Your bite is an important part of your overall oral health. Bite refers to the way your upper and lower teeth meet. A misaligned bite is a malocclusion, and this happens when your teeth don’t meet properly or even at all. 

Each person’s bite is unique. However, there are several bite problems dentists commonly find in children and adults. Here’s a list.

  • An underbite

An underbite occurs when your lower jaw sits in front of your upper jaw. If you don’t get an underbite corrected, you risk your teeth wearing and stress on your jaw joints which can be painful. Before things worsen, make sure to have an appointment with professionals.

  • Crossbite

This happens when your upper teeth can fit inside your lower teeth. Crossbites may be caused by misaligned teeth or even misaligned bone. They can affect a group of teeth or just one tooth. 

If your back teeth are affected and the upper teeth fit inside the bottom teeth, this is called a posterior crossbite. On the other hand, if your front teeth are in crossbite and the top teeth sit behind the bottom teeth, this is called an anterior crossbite.

If you don’t get a crossbite corrected, your jaw could shift to one side, resulting in wearing of tooth enamel and lopsided jaw growth.

  • Open Bite

When your back teeth are together and your upper and lower front teeth don’t overlap, you have an anterior open bite. This can be the result of mouth breathing, tongue thrusting and excessive thumb sucking.

You have a posterior open bite when your back teeth don’t meet but your front teeth do. Failure to correct an open bite could lead to swallowing problems, potential speech problems and even the tongue pushing through your teeth when you swallow.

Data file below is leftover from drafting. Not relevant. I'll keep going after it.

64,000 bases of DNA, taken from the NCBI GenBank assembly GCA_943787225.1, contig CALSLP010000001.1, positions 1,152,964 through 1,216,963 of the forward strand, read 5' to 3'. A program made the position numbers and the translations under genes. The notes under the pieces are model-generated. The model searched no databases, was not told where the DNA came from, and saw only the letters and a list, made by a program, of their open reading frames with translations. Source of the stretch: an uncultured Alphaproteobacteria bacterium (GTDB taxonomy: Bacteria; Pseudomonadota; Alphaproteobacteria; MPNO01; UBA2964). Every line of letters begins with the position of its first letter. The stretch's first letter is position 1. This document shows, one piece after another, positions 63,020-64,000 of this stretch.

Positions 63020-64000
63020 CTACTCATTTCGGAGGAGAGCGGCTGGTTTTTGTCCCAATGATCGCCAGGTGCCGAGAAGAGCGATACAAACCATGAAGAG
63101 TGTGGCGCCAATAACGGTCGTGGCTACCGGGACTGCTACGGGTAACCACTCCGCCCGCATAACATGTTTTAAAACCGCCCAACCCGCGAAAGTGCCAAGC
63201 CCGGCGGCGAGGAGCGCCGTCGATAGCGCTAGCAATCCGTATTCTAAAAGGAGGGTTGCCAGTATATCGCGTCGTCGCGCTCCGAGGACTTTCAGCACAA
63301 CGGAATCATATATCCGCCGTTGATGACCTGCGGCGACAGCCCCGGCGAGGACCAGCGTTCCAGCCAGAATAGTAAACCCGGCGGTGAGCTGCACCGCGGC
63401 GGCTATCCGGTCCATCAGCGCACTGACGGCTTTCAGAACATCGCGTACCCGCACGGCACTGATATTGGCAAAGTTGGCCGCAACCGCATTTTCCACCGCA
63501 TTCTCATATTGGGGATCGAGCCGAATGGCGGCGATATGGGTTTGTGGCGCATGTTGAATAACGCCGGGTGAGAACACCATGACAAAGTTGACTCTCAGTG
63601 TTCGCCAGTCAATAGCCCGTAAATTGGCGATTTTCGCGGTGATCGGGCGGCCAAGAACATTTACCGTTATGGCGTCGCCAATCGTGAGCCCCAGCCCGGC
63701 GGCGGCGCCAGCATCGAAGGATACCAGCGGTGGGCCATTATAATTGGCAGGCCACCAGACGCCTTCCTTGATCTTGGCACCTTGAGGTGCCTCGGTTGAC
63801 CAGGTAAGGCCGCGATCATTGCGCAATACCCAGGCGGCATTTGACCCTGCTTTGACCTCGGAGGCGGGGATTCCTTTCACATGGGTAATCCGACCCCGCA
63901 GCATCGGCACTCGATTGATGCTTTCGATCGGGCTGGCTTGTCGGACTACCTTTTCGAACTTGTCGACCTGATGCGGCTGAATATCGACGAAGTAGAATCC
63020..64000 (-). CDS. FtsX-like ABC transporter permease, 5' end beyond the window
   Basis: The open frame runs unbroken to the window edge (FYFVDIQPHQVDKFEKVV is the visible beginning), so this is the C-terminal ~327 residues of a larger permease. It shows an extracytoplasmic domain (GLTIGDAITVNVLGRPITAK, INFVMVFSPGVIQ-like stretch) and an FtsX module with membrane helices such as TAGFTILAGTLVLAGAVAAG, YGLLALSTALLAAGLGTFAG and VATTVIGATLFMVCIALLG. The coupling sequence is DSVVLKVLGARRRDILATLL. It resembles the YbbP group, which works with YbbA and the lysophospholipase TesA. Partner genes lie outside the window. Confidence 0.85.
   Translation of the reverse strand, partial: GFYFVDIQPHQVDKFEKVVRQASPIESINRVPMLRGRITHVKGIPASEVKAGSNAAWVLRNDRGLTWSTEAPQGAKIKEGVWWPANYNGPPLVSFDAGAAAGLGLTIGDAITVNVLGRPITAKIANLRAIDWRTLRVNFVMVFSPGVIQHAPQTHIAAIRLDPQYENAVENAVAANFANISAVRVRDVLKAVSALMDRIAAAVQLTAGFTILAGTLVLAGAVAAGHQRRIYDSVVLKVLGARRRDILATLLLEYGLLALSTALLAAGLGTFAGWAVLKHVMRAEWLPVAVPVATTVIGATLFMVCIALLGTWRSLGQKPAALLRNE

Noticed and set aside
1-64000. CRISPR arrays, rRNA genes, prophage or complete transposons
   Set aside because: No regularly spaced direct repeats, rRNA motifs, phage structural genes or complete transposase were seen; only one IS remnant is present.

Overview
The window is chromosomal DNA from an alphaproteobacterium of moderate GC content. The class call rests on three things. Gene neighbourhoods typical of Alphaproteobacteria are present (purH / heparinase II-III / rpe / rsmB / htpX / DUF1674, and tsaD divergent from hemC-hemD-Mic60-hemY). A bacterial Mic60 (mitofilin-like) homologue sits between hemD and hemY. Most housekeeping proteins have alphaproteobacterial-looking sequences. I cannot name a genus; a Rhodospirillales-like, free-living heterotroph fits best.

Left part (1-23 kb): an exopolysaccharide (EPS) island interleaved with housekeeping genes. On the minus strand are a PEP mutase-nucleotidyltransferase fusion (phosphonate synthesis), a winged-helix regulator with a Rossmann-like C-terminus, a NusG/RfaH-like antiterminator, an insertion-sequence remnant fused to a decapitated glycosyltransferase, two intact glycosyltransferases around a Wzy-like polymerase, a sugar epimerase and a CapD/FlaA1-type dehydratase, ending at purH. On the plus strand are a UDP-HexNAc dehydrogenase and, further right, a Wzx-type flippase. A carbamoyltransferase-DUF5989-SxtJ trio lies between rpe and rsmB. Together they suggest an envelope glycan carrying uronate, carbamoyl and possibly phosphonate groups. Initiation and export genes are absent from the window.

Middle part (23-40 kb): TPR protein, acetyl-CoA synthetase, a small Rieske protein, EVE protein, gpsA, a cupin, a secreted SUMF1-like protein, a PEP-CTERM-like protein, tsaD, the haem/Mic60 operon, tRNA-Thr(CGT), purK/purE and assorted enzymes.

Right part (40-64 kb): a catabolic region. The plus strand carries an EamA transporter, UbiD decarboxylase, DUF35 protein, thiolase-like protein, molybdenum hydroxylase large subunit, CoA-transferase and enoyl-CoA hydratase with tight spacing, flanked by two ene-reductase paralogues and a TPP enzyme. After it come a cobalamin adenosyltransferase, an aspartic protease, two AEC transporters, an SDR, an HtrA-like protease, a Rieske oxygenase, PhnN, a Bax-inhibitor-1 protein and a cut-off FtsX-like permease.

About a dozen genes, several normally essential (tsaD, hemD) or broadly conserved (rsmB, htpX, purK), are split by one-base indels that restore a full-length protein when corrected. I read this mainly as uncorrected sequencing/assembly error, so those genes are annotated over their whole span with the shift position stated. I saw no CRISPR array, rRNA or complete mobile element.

• Crowding

Crowding occurs when there’s not enough space for all your teeth. It can be the result of inadequate space in the jaw or big teeth. Crowding can lead to the teeth overlapping, rotating or even looking staggered. Failure to correct crowding can lead to cavities and gum disease as crowded teeth are difficult to clean properly.

  • A Deep Bite

When your bite is closed, the upper front teeth cover your bottom teeth too much. This is a deep bite. Failure to correct it can cause the upper teeth to bite into the lower gums or the lower teeth biting into the top of the mouth.

  • Protrusion

A protrusion is when your front teeth stick out due to the upper jaw being too far forward and the lower jaw too far back. It can also be the result of teeth growing at an angle. 

  • Spacing

Too much space between your teeth can be the result of underdeveloped teeth, missing teeth or an oversized jaw. Failure to correct spacing issues can cause the upper teeth to break and it can be hard to properly close the mouth.

It’s important to note that common bite problems for children aren’t likely to come right on their own. Untreated problems will only get worse with time.  Often, bite problems are best treated when a child is still growing.